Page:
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aerospace. parts will be managed for boeing and air stream, and the partner with alcoa for a brand-new invention. >> what we did over seven years of development with whitney, just a technical collaboration, we created a fan blade that changed the game, lighter than titanium, cheaper than titanium. >> aerospace is a high growth, high space margin business. the back log means the business will last a long time. but perhaps most importantly it is not a revenue stream hurt by the weak aluminum prices that hit alcoa and its competitors so hard since the recession. >> if you can be on the cutting edge of application development so that when a new airplane is designed or a new engine is being designed and you're the only one at the table with the customers, then in many ways you're insulated from commodities because you're not
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making commodities. >> alcoa has been on the forefront on this element. with the f-150 pickups to spacex rockets. >> the strength in the aluminum market has really propelled the stock over the last 12 months or so. however, alcoa is also going through a transition where they're focusing on their value products, particularly in their aerospace products. >> those products sold $4 billion in 2013, and analysts expect alcoa sales to grow dramatically in 2020, thanks to new facilities like this one and the company's $2.8 billion acquisition. other aluminum makers like kiser aluminum have been increasingly focusing on aerospace as well. as for this brand-new facility it already has $100 million in revenues booked for 2017. a sign that this business is set to fly. for "nightly business report," i'm morgan brennan in lafayette,
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indiana. coming up, wall street and main street are waiting for tomorrow's report on how many americans got jobs in september. tonight, we look at why many small businesses are reluctant to hire. that is next. federal judges ruled there is no constitutional protection for public employee pensions in a municipal bankruptcy case. the city of stockton, california, thought it had to make pension payments to calpers, the california public employment retiree system before bondholders and other creditors got paid. but the ruling allows the city to treat pension obligations like any other debt. meaning it can start cutting those retiree contributions.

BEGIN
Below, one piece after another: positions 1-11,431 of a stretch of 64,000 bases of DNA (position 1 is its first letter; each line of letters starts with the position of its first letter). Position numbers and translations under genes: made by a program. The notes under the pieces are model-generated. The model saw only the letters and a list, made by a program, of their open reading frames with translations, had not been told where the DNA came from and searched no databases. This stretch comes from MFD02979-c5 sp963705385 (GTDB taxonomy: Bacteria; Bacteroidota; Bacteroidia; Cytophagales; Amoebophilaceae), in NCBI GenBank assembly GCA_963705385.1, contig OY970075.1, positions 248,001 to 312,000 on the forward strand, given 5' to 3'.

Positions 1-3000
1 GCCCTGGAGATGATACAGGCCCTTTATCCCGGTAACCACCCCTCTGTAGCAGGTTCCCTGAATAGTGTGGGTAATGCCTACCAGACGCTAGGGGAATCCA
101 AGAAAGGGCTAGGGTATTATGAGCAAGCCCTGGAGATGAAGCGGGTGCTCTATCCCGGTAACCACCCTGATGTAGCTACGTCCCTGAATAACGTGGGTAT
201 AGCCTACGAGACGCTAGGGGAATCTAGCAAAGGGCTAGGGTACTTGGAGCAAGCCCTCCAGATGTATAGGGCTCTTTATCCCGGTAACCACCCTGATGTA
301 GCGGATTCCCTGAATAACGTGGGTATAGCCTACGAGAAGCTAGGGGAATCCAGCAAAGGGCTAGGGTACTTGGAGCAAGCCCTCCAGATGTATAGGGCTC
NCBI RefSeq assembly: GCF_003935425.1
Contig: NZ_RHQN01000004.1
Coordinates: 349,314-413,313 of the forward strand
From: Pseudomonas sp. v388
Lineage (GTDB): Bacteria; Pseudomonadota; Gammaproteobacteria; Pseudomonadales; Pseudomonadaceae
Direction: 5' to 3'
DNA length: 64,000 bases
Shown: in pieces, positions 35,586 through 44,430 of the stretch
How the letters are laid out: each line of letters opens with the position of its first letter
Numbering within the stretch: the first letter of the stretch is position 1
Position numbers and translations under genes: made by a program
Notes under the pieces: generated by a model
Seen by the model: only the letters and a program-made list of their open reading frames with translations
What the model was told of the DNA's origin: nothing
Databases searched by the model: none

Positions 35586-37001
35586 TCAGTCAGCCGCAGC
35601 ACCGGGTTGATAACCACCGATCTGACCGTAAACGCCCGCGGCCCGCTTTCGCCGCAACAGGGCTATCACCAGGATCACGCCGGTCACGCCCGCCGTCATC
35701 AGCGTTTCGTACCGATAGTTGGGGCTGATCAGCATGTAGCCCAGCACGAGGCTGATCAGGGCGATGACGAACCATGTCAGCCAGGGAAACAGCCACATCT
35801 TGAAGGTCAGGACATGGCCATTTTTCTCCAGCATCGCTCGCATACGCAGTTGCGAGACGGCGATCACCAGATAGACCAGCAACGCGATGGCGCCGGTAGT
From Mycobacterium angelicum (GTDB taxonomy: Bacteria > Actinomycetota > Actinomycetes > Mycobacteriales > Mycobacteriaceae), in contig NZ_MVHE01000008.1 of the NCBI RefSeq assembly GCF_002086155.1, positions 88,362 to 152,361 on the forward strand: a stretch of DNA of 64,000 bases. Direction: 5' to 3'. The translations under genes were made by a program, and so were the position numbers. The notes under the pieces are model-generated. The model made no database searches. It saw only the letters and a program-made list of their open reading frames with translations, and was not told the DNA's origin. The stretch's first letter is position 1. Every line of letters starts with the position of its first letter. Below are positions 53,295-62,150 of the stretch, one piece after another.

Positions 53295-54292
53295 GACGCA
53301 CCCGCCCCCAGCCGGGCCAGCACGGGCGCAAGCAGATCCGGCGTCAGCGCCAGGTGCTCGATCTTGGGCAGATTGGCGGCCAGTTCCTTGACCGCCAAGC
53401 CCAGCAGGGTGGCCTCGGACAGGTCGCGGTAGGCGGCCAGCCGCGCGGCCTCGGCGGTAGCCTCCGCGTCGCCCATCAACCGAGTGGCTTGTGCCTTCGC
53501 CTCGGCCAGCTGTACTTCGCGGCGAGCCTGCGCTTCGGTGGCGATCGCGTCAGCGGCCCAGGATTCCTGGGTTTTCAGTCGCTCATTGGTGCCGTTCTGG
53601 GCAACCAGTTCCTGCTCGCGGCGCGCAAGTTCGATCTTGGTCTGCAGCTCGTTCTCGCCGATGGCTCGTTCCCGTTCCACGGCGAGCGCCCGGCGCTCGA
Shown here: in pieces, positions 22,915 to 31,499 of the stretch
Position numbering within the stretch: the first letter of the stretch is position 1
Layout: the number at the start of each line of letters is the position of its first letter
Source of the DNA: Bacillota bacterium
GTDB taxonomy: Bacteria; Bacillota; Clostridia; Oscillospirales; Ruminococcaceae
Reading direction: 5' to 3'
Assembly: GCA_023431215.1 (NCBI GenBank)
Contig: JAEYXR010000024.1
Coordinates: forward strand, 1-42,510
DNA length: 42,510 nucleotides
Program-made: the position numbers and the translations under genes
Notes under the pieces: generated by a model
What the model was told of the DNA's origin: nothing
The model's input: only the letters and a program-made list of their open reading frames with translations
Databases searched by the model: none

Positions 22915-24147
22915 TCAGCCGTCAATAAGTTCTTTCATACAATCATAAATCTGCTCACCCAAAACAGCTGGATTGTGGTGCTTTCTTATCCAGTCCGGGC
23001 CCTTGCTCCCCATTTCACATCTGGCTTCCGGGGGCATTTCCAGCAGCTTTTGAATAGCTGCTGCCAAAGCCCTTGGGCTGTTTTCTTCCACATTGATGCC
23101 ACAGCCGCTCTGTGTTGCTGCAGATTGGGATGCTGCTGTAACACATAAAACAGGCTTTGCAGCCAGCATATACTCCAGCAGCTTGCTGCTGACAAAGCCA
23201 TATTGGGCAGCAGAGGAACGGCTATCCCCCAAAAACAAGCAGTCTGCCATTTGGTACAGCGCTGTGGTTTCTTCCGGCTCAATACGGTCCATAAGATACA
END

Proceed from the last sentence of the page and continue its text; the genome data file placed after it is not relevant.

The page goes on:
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now, that ruling is expected to be appealed. some good news about hiring from small business owners. the latest monthly survey from the national federation of independent business shows that small companies hired workers at the fastest pace in eight months in september. that is a sign that the job market continues to gain strength. >> that survey showed an average gain of just one quarter of one employee. getting hired last month. that means a lot of other small businesses are just not taking on new workers so what is holding them back? ahead of tomorrow's big jobs report, kate rogers takes a look. >> reporter: ask small business owners what is bothering them and you wouldn't find a single answer. >> this is for that order that we're donating. >> reporter: for the owner of the bakery near chicago it is wages that have him worried. >> and the reason that is stopping me from hiring more people is that many of our staff, our wait staff are high school kids.
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and many of them, i find it hard to pay them a higher rate, like ten or even 13 dollars an hour, and then still have to train them. >> on top of that, rising health insurance costs have garrish concerned he will have to hike his prices which could drive customers out the door. >> and those expenses, those training costs add up quickly. just this morning my insurance broker was here, just this morning we looked at the renewal, going up 6%, not happy but we can handle it. we looked at potentially what next year is going to be, it is over 30% increase. >> reporter: it is not just wages and health care that have small businesses concerned. some on wall street say the over-arching regulatory environment has many concerned with resource officers doubling as compliance officers. >> you have to remember the business owner, him or her is complying with the regulations,